Allied Gold, which was acquired by Perth-based St Barbara in 2012, allegedly provided benefits to the Solomon Islands' outgoing opposition leader Matthew Wale from 2011.
St Barbara then continued to pay the benefits until earlier this year, according to a report in the Solomon Star newspaper on Friday.
St Barbara said in a statement to the Australian Securities Exchange late on Friday that through its internal mechanisms it became aware of the payments and had reported the issue to authorities including the AFP, the UK Serious Fraud Office and the Solomon Islands Attorney General.
The company said it disclosed the matter to the AFP on July 30 and that it continued to cooperate with the AFP's investigation. St Barbara declined to comment further on the issue at this time. Documents compiled by St Barbara's legal counsel and reportedly obtained by the Solomon Star allegedly reveal that numerous executives from both Allied and St Barbara maintained relationships with Wale that were of mutual benefit.
The companies allegedly paid for Wale's children to attend the Anglican Church Grammar School in Brisbane, with annual fees reportedly as much as $113,000.
They also allegedly arranged employment for a relative of Wale's and other smaller benefits, including a $13,500 payment to Wale for "office set up expenses".
Allied Gold was reported to have initially benefited from the arrangement, allegedly gaining a letter confirming the legality of blasting at its Gold Ridge mine, now owned by St Barbara, the issuance of a special prospecting license for a tenement, and the removal of certain travel restrictions.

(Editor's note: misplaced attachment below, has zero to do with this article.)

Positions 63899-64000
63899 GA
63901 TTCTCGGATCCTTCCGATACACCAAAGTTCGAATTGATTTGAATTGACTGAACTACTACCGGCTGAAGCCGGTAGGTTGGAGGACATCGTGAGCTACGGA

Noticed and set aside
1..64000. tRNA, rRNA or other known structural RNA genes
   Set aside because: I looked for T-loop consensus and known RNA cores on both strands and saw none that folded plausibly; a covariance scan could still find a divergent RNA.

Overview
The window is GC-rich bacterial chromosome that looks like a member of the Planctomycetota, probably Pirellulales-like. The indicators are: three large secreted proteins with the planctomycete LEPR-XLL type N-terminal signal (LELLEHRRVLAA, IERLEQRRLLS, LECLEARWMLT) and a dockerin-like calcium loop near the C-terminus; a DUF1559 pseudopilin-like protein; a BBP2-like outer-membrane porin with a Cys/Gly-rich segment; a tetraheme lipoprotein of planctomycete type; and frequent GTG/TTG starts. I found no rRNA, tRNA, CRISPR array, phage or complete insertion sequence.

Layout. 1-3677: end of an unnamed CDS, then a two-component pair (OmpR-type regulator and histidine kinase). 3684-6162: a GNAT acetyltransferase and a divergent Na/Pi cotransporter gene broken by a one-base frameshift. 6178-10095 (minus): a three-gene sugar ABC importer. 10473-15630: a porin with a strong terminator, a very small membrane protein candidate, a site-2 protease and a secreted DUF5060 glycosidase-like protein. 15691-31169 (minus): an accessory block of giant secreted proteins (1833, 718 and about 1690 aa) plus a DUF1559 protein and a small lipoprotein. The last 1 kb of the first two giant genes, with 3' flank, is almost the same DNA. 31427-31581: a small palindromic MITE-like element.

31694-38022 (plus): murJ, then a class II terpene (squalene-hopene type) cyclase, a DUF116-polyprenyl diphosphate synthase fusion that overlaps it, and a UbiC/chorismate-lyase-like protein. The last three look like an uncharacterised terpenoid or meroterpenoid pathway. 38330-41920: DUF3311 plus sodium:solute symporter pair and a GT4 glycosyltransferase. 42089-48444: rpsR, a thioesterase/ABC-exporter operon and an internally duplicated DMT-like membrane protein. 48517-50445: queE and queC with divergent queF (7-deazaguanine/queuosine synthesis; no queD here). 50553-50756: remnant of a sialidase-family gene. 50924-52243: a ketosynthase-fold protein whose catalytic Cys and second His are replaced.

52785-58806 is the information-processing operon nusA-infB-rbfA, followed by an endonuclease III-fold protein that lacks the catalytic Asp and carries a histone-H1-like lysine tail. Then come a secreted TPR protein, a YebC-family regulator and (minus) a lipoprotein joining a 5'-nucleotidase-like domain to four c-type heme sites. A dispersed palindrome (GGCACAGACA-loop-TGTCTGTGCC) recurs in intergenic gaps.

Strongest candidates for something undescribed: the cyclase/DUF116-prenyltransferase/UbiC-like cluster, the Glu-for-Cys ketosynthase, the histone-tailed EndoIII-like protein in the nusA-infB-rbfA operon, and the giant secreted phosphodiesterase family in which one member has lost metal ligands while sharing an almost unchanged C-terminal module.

St Barbara did not confirm or deny any of these allegations in its statement to the ASX, including the involvement of its former managing director and chief executive officer Tim Lehany and then secretary Ross Kennedy.
It did however correct the article's reference to the "dismissal" of Lehany and Kennedy on the grounds of the payments, stating that Mr Lehany left the company this August as part of an "agreed departure" and Kennedy was made redundant in March.
At the time of the Allied Gold transaction, the newly combined group boasted a market capitalisation of roughly $1 billion but a series of operational difficulties has seen St Barbara's market cap fall to around $70 million. In the same period, its share price has fallen from $1.75 to 14.5¢.
St Barbara entered the gold industry in 2005 via the acquisition of several West Australian gold assets from the liquidators of Sons of Gwalia, before branching out into the Pacific with the $556 million acquisition of Allied Gold in 2012.
The Gold Ridge mine in the Solomon Islands and the Simberi mine in Papua New Guinea promised strong growth opportunities for the miner, but neither operation has performed near expectations.
Simberi remains beset with technical issues and mining at Gold Ridge has been suspended since April due to serious flooding and illegal mining.
St Barbara said it does not expect to resume production at Gold Ridge this year and has begun talks to potentially transfer ownership of the mine to the Solomon Islands government.
In August, St Barbara reported a $501 million full-year loss for the 2014 financial year, including a $411 million hit for the non-cash impairment of its Pacific operations.
- Sydney Morning Herald